The theorists and critic have estimated that movement “Andante” from Mozart’s String Quartet in F major, K. 590 is actually a mixture of variation and sonata as two distinct forms of musical construction. According to Ivanovitch, the term ‘recursive tendency’ applies to variation, whilst the notion of “discursive mode” pertains to sonata form. The connotative meanings of the word ‘recursive’ may be interpreted as but are not limited to course, running (flow), reoccurrence, and regularity. Evidently, the characteristics mentioned above apply to variation in a sense that the term ‘recursive’ itself characterizes variation as a musical form at its best. Pasrticularly, the theorists of music are inclined to think that variation as a musical form has circular structure. In a way, the term ‘discursive’ stands opposed to the term ‘recursive’. The connotative meanings of the word “discursive” may be interpreted as but are not limited to roving, rambling, and the state of being digressive or desultory. In addition to that, the term ‘discursive’ pertains to the construct of discourse. Particularly, the term ‘discursive’ when applied to Mozart’s String Quartet in F major, K. 590 presupposes referring to the rational elements that the sonata itself may imply. All things considered, String Quartet in F major, K. 590 by Wolfgang Amadeus Mozart can be viewed as a multifaceted, complex unity combining both intellectual and artistic sophistication.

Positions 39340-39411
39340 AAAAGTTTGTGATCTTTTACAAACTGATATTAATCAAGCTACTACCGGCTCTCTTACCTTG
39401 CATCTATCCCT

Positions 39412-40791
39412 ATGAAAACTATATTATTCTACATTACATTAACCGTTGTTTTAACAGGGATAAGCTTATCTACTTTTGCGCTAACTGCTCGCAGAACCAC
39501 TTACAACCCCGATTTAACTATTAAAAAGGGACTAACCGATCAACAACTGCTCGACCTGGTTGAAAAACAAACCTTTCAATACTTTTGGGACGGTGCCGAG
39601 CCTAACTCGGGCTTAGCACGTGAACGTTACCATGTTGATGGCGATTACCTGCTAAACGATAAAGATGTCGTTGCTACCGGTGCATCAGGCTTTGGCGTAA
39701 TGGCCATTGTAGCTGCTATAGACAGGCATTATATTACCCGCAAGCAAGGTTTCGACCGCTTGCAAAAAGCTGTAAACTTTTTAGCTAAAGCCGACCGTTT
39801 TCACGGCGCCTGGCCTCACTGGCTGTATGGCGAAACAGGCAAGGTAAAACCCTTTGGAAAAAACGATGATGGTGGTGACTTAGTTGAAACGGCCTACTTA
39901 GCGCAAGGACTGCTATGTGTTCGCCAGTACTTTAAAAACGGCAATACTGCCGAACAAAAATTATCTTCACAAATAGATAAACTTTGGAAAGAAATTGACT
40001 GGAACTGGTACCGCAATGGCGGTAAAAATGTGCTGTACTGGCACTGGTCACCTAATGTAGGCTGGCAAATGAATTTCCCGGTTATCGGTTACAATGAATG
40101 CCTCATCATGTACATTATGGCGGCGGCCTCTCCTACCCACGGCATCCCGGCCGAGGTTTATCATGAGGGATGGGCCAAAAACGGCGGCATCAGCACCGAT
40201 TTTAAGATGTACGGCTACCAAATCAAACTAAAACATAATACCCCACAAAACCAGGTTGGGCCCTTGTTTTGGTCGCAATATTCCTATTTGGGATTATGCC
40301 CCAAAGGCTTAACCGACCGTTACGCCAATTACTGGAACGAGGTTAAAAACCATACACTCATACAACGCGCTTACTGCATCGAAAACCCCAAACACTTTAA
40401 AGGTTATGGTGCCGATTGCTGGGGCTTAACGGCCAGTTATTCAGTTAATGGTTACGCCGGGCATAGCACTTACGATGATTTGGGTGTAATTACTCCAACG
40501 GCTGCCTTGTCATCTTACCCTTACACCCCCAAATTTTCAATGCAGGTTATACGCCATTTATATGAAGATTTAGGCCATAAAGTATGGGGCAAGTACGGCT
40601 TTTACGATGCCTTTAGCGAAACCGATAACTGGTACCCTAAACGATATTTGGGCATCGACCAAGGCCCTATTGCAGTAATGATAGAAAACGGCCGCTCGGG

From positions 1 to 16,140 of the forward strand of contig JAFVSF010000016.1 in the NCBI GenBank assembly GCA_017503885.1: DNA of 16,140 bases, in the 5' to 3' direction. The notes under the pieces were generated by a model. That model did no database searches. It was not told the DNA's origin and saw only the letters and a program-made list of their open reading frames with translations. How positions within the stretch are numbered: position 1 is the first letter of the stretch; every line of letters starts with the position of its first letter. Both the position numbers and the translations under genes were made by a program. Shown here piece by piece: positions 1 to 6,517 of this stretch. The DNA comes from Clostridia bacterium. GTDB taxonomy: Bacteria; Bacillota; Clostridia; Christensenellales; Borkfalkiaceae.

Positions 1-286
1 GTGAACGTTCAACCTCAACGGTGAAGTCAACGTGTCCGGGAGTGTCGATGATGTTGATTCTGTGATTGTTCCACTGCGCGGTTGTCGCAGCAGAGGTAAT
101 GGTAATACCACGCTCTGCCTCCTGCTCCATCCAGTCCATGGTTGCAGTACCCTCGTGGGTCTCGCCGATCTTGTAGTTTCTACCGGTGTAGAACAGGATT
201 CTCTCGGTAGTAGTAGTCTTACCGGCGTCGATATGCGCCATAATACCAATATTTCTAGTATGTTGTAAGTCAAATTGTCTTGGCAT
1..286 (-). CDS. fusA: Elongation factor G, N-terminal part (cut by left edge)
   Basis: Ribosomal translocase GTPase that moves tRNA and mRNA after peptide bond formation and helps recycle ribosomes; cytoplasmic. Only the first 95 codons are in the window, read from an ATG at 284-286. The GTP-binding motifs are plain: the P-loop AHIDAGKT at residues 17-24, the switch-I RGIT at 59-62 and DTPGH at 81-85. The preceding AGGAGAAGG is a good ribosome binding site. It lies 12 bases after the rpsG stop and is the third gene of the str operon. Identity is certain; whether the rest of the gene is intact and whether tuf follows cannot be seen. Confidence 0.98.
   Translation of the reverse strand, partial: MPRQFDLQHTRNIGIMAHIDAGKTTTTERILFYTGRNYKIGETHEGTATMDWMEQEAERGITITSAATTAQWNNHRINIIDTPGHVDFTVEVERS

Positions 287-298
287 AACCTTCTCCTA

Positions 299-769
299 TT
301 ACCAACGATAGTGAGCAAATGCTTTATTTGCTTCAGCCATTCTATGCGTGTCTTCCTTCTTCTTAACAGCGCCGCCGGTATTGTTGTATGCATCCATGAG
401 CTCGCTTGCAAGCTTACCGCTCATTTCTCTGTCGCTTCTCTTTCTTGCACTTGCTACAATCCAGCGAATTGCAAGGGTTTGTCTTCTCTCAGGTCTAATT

Mozart’s personality testified the emergence of a new type of artist, namely, a virtuoso who has a passion for the respective expertise. Apart from that, assuming that the works of art may say something about how person who has created them perceives the audience, Wolfgang Amadeus Mozart initiated a mew stage in performer-audience relationship. It is widely believed that autonomous music is superior to the music that is written merely to comply with the audiences’ tastes and meet the standards that society dictates at some given and limited period of its history. Developing the aforementioned statement further, Ridgewell points out the following aspect: “By exposing its flaws, the true nature of the relationship between composer, publisher and audience in Mozart’s Vienna is revealed as a subject that merits deeper exploration” (p. 105). Basically, the statement cited above is a conclusive proof that in the late eighteenth- and the early nineteenth-century Europe the relationship between publisher, composer, performer(s) and the audience were complicated to a greater extent. Until quite recently, researchers and biographers believed that one of the three piano quartets that Wolfgang Amadeus Mozart composed approximately in the late 1780s or the early 1790s was particularly poorly received. As it turned out, that was not entirely true. Mozart’s composing a series of piano quartets in the last decade of the eighteenth century has become a subject of mystifications. In actuality, the event is another example of how many ill-wishers (even enemies) Mozart had.